1838 An act to incorporate the Luthersburg and Punxatawny Turnpike Road Company, and for other purposes. April 16, 1838
Section 51 incorporated the York Borough Water Company

1840 A further supplement to an act, entitled "an act authorizing the Governor to incorporate the York water company," passed the eighty day of February, one thousand eight hundred and sixteen.  April 11, 1840.

1850 An act ... relative to the York water company ... April 2, 1850.  Section 7 pertains to the stock certificates of the York Water Company.

1866 An act relative to elections in the York water company.  February 2, 1866.

1882 York, from Engineering News 9:91 (March 18, 1882)

1882 York, from "The Water-Supply of Certain Cities and Towns of the United States," by Walter G. Elliot, C. E., Ph. D. 

1888 "York," from Manual of American Water Works, Volume 1.

1890 "York," from Manual of American Water Works, Volume 2.

1891 "York," from Manual of American Water Works, Volume 3.

1897 "York," from Manual of American Water Works, Volume 4.

1899 "The Reconstruction of the York, Pennsylvania Water-Supply," by John Birkinbine.  Proceedings of the Engineers' Club of Philadelphia 16(1):46-56 (January, 1899)
Page 47: Before describing the new work, I may be pardoned for referring with satisfaction to the continuous operation for forty-eight years of a pair of pumps designed and constructed for the York Water Company by my father, the late H. P. M. Birkinbine. The mechanism consists of two inclined pumps 12 inches in diameter and 24-inch stroke, geared through a master wheel to a water wheel and also to a high pressure slide-valve steam engine. These pumps, although in daily use from June, 1850, until the latter part of 1897, are in condition for additional service under the head due to the old reservoirs, and an offer to purchase them for resetting has lately been made.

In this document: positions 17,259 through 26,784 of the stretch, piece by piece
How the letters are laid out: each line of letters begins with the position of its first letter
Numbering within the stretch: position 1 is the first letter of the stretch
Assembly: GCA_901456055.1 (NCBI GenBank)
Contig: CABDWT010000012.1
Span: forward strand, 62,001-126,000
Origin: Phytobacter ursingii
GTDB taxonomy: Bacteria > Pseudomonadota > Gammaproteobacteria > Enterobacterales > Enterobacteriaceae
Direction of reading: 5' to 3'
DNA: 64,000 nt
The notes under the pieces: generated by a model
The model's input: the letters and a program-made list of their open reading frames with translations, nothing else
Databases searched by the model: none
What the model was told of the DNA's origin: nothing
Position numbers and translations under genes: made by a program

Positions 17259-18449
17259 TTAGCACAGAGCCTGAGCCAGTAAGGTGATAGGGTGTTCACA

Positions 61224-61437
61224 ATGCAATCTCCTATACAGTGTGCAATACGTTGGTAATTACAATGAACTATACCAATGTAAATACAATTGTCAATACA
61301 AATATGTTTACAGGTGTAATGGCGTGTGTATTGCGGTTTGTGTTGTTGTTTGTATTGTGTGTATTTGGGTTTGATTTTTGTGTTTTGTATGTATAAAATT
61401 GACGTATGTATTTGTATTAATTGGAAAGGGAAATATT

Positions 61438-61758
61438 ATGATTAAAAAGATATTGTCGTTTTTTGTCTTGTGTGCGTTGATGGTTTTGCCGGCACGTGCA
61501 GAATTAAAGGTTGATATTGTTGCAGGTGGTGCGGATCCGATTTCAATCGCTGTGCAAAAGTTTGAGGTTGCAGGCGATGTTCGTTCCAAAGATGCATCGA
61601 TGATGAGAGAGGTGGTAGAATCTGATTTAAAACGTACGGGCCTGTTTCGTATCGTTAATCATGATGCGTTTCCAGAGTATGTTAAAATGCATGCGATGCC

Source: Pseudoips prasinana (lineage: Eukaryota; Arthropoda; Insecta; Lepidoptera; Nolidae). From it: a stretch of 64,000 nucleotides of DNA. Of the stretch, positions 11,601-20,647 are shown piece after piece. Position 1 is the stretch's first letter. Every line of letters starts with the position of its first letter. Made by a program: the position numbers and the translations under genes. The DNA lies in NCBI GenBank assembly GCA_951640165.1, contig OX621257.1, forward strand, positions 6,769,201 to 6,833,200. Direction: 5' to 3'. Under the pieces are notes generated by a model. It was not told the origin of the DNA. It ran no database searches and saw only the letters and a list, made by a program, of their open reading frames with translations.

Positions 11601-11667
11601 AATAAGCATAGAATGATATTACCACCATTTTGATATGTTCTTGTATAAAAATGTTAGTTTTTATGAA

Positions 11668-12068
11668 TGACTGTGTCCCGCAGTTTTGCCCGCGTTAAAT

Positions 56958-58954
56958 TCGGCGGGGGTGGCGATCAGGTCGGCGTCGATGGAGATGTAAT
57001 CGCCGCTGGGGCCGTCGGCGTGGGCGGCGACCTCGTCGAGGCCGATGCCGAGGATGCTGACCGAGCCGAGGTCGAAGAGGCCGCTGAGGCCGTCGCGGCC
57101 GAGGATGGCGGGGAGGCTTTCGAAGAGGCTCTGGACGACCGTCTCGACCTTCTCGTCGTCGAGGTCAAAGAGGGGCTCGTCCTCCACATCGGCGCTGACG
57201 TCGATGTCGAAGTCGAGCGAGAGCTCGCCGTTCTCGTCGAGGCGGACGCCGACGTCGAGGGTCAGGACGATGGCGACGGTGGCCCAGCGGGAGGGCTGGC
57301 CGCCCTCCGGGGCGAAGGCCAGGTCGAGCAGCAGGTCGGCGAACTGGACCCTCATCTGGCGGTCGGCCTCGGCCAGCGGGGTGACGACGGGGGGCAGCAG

1907 "York Water Company," History of York County, Pennsylvania, Volume 1, by George Reeser Prowell

1916 "The Water Works Plant at York," Fire and Water Engineering, 60(7):100-102 (August 16, 1916)

1927 York's Water Works, by Edgar P. Kable    
Pages 23-24: Cast iron mains were adopted in 1840.  Prices on the necessary pipe were secured and a contract made with Small and Geiger, now Smyser-Royer Company, North Beaver Street as follows:
7 inch calibre $1.10 per foot
6    "      "           .80    "    "
5    "      "           .65    "    "
4    "      "           .50    "    "
3    "      "           .37 "    "
The first cast iron mains were laid on Queen, High (now Market), Duke, George, Beaver, Water, Philadelphia, King and Princess Streets. This required eleven thousand four hundred thirty-six feet and was the foundation for the present Distribution System.

1966 The York Water Company, 1816-1966

1982 The York Water Company History of Raw Water Pumping, May 7, 1982

2014 The York Water Company History of Steam Engine Water Pumps, October, 2014

2015 115-ton 1914 Corliss Engine First Artifact Installed (2/24/15), National Museum of Industrial History.  Pumped water for York Water Company from 1914 to 1956.

2016 "The York Water Company was Founded in 1816: It's the oldest investor owned utility in the nation!" From The Water News Source, Pennsylvania Section of the American Water Works Association, 52(1):7,22 (Spring 2016)

2016 Charles Kurtz and The York Water Company, by Stephen H. Smith, December 12, 2016

2015 Morris A. Pierce